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Air Force Snipers in Iraq


Air Force Sniper

Blending in with the countryside. That’s what Staff Sgts. Larry Knoll (left) and Ace Jones do when they don their camouflaged Ghillie suits and turn sniper.

Official USAF Photo
Updated August 06, 2003

As Staff Sgts. Larry Knoll and Ace Jones drove down the dirt road, the knobby tires of their all-terrain vehicles kicked up huge clouds of dust.

Goggles, strapped over their Kevlar helmets, covered their eyes. They wore gloves and heavy flak vests, over which an assortment of gear hung from the belts of their load-bearing equipment. And they had stubby M-4s — the latest type of M-16 assault rifle — slung over their shoulders.

The security forces airmen wore the tools of their trade. Friends and partners, they knew well how to handle their steel, plastic and rubber steeds on the bumpy road at Bashur Airfield, Iraq, an outpost 255 miles north of the Iraqi capital of Baghdad.

They stopped near a row of tents, got off their vehicles and dusted themselves off. Around them, airmen sat on cots outside their canvas abodes, chatting and spooning down Meals, Ready to Eat. And after a long day on the job, the rations were looking mighty tasty to Knoll and Jones.

“What a day. We’ve been busy since we got up,” said Knoll, who has been a security cop his whole 10-year Air Force career. “It’s going to feel good to get off my feet for a while.”

But after 14 hours on the job, there was a chance they might not get any rest. At any moment they could get the call to switch to their other persona — snipers.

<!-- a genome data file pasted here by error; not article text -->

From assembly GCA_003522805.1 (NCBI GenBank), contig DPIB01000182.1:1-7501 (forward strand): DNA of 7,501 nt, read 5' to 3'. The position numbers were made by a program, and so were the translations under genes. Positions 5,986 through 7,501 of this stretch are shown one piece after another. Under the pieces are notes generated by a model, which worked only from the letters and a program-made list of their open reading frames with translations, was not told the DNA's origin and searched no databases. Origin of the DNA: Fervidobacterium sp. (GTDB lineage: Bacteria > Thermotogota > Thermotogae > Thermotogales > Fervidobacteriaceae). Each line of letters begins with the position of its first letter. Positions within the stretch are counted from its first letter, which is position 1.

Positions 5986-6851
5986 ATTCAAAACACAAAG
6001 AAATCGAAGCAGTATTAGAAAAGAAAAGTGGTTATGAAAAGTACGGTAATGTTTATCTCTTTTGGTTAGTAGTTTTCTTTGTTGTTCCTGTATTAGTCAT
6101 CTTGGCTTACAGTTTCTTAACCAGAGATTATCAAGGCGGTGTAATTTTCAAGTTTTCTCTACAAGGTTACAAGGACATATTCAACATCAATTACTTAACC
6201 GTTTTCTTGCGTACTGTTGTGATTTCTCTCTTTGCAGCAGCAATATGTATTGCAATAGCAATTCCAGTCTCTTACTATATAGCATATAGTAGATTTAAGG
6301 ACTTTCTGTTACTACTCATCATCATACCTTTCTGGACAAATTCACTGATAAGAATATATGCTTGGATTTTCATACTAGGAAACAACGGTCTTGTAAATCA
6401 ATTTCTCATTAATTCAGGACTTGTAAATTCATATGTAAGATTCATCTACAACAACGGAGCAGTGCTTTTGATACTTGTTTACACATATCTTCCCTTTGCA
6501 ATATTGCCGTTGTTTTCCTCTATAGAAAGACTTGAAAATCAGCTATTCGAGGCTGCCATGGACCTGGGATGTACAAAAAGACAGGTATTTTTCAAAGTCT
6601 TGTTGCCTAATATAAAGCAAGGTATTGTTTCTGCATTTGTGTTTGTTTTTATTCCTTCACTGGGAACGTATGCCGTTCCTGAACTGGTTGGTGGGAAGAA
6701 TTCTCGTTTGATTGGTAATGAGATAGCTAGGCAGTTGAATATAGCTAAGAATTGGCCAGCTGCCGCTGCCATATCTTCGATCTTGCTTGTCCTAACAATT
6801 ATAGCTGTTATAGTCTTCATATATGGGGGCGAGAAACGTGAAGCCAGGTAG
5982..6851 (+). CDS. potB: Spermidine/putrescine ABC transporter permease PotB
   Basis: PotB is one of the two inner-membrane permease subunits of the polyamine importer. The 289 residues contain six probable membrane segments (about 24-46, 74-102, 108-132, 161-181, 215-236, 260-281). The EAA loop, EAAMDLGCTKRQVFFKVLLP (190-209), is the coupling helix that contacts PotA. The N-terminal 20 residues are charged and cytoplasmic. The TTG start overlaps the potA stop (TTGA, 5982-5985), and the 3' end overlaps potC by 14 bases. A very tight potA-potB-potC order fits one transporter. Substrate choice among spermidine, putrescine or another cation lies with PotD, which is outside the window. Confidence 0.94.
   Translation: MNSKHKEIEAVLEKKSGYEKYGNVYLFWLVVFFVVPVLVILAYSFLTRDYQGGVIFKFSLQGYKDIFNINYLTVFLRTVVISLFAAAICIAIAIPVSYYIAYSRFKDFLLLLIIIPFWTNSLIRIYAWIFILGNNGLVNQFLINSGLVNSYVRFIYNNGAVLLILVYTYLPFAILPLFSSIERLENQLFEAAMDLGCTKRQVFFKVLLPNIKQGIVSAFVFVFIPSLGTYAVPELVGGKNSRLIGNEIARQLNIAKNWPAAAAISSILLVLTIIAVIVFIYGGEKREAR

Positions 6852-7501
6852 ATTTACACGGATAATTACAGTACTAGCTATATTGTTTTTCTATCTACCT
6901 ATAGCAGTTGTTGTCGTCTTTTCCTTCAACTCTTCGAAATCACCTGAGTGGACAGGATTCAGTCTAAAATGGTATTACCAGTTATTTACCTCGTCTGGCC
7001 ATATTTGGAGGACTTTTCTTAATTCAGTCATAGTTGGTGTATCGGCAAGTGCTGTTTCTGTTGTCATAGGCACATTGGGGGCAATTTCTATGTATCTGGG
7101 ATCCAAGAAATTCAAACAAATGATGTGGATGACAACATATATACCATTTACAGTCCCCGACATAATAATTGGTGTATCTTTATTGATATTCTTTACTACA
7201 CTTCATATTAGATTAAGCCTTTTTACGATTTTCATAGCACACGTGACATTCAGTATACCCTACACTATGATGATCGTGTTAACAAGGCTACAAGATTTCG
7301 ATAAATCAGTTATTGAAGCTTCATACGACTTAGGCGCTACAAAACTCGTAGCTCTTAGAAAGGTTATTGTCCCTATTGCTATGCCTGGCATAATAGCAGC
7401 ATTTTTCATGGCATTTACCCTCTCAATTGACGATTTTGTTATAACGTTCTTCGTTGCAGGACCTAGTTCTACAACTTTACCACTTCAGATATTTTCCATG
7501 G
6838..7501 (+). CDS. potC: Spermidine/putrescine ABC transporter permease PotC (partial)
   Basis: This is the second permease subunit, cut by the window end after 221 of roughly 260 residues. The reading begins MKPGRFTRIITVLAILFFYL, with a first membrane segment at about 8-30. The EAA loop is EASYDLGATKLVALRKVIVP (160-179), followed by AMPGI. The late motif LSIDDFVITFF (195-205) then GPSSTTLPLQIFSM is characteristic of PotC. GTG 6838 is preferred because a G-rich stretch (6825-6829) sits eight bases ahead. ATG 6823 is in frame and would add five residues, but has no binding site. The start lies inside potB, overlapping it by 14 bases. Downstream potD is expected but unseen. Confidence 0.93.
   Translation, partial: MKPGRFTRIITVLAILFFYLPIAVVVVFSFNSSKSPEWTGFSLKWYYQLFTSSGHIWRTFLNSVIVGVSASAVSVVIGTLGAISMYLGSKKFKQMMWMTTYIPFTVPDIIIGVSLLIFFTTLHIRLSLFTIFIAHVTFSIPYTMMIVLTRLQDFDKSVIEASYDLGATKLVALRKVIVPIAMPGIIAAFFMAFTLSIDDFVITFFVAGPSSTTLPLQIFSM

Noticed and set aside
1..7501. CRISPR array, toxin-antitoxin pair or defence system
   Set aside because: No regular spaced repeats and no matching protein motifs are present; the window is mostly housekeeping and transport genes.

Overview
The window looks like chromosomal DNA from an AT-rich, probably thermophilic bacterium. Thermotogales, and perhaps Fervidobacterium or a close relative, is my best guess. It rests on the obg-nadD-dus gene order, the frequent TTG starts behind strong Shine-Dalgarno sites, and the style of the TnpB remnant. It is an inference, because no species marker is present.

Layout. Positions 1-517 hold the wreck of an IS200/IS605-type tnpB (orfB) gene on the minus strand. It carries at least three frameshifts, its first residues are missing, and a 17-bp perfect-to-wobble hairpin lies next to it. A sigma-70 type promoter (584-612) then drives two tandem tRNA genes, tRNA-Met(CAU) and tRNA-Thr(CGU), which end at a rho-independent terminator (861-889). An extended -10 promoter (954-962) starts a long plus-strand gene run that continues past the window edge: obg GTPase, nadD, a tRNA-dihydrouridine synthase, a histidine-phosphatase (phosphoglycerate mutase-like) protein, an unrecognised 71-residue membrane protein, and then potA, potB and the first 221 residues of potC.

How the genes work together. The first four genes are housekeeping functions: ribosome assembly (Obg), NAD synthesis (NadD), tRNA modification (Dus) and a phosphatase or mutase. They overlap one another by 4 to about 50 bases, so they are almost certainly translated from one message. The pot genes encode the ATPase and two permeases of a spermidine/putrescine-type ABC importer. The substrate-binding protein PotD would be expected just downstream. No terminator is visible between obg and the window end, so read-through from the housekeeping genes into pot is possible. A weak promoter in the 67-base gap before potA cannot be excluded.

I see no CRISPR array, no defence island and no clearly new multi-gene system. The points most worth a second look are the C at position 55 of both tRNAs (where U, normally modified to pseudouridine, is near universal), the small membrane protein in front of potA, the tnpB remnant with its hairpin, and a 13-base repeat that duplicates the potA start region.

Not the kind in Hollywood movies who sneak into the countryside to spend weeks stalking an enemy for that one shot, one kill moment. No. Knoll and Jones are quick to say they’re — first of all — security troops whose job is to protect their fellow airmen.

“We’ll do whatever it takes to keep our troops safe,” said Knoll, of Saratoga Springs, N.Y.

At Bashur — hub of the Air Force airlift into northern Iraq at the peak of Operation Iraqi Freedom — that meant doing “grunt” work. Going on perimeter and off-base patrols, standing guard at entry control points and building defensive firing positions.

Not a problem. It’s exactly what the pair trained to do. What they expected when they joined the Air Force to be security troops. They love the lifestyle. Plus, when they volunteered for duty with the 86th Contingency Response Group, they knew that to really do their job they’d have to be at a bare base in the middle of a fight somewhere.

They’re in a unique unit, the only one in the Air Force. The group’s job is to be the first to land at a bare base to establish airfield and aerial port operations — pronto. The 786th Expeditionary Security Forces Squadron, where Knoll and Jones work in operations, provides the security. The cops keep airmen safe as they land, unload and launch aircraft around the clock.

A sharp eye

However, Knoll and Jones never stopped scanning the surrounding mountains — an instinct they’d developed during sniper training. With a sniper’s sharp eye, they looked for an unseen enemy. A mobile and elusive foe who, if unstopped, could attack and kill squadron mates and cause havoc with flight operations.

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